The word that came to me when I was thinking of how to describe the taste is “French” which I realize isn’t very helpful. It’s a complex flavor; like its name, a well-blended perfume that doesn’t have one particular note sing out, but if you’re willing to spend the time putting your mind to each flavor you can find it there and, more interestingly, find how it interacts with the others. That’s what I think of when I think of French perfume.

It’s a tea I think would taste particularly fine on a fall day when the air is just starting to get a crispness in it. It’s not heavy, but it has a depth to it that may feel too heavy for spring and summer consumption.

Preparation
Boiling 4 min, 0 sec
Rabs

Now that I’ve actually sampled some French teas (hooray!) I can say that you nail it on the description. Looking at the ingredients you might think “cacophony” but it truly is a “symphony.” ::dreamy sigh::

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78

This is the fourth and last of the teas in the British Blend sampler. I have to say I really like the little tins Upton uses for its sampler sets. They’re very cute.

The darjeeling owns the smell of the dry leaves here, along with a little smokiness that must be from the Keemun. Fruity and smoky. Yum. The Ceylon seems to be coming out more in the steeped tea’s aroma. I am getting that sort of berry undercurrent I’ve found in other Ceylons.

The tea is flavorful and medium bodied bordering on full with a mouthfeel that is thicker than water but not thick enough to feel like it’s coating your throat. I didn’t try it with additives yet. It doesn’t really need it, at 3 minutes of steeping. There’s nothing harsh or bitter about it. It has some astringency.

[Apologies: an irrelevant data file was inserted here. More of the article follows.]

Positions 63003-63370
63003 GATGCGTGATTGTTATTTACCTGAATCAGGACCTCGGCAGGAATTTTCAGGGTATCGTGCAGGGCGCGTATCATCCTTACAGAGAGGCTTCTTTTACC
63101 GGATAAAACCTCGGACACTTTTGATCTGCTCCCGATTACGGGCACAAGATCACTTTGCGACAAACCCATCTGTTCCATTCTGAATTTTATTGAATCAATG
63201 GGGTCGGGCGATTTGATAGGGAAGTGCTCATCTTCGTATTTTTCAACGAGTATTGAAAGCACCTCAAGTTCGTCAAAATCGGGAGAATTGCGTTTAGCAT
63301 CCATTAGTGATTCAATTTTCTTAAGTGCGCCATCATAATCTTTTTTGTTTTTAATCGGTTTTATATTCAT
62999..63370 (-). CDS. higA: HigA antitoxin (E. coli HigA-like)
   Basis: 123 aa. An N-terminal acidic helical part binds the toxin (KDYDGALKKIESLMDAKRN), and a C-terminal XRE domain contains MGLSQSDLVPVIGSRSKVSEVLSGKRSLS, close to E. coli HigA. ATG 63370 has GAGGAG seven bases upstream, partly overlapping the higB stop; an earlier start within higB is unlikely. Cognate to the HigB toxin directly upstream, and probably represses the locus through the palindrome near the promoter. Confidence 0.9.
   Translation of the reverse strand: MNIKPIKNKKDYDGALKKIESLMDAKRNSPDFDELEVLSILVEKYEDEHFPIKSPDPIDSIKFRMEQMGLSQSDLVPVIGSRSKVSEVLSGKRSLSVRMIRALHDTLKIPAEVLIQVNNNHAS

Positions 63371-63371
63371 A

It’s deceptively simple tasting. It seems to me sort of a Rorschach inkblot of black teas. If you want to find a chocolate note in here, I think you can. Vanilla, probably. Fruit? Definitely. Nut, I think so. Smoke? At tad. Wood? Some. Earth, probably. Name some other things you typically find in tea and if you let your mind wander during the tasting you can probably convince yourself it’s there. At least until you’re more highly caffeinated than I am this morning, as this is my first caffeine of the day.

Preparation
Boiling 3 min, 0 sec
Rabs

The leaves will look up and shout “steep us” and I’ll whisper…….no.

AmazonV

great watchmen ref’s!

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90
drank Thé du Loup by THE O DOR
1184 tasting notes

My 300th tasting note? Really? Man, they accumulate fast. Lol.

Clue No. 4 [This would have been the last clue, if Rabs hadn’t figured out my mystery with only three! Awesome!]

Surprised I’m the first to write a note on this as it appears to be the flagship tea of The O Dor.

As a fan of Harney & Sons Florence, I was particularly curious about this tea as it’s also a chocolate and hazelnut flavored black.

The leaves smell different. The Wolf smells more like what I’d expected of Florence and been pleasantly surprised not to find: Frangelico and chocolate. Florence has a true nut smell, rather than a liqueur. But the liqueur of the Wolf is marvelous smelling in its own way. There are large nut fragments visible in the tea.

Steeped, the tea produces a truer nut smell with a chocolate undercurrent.

It’s a different taste than Florence. Though I’m not doing a side by side tasting, from memory I’d say it’s subtler, with less pronounced chocolate. That is both a minus and a plus, as it is naturally sweeter prior to milk and/or sweetening additives than Florence is and makes a really delicious drink plain — but the trade off is that it is less chocolatey overall.

I’m still liking Florence in the top spot, but this is a strong contender and one I think can coexist nicely for those times a straight up chocolate/hazelnut is calling.

Preparation
Boiling 3 min, 30 sec

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80

Clue No. 3 “Full Moon” to those of you who are Francophobes.

If the title of this note means nothing to you, and you’re interested in learning about my little game, please read my tasting note at:

http://steepster.com/teas/todd-and-holland/3917-german-breakfast-tea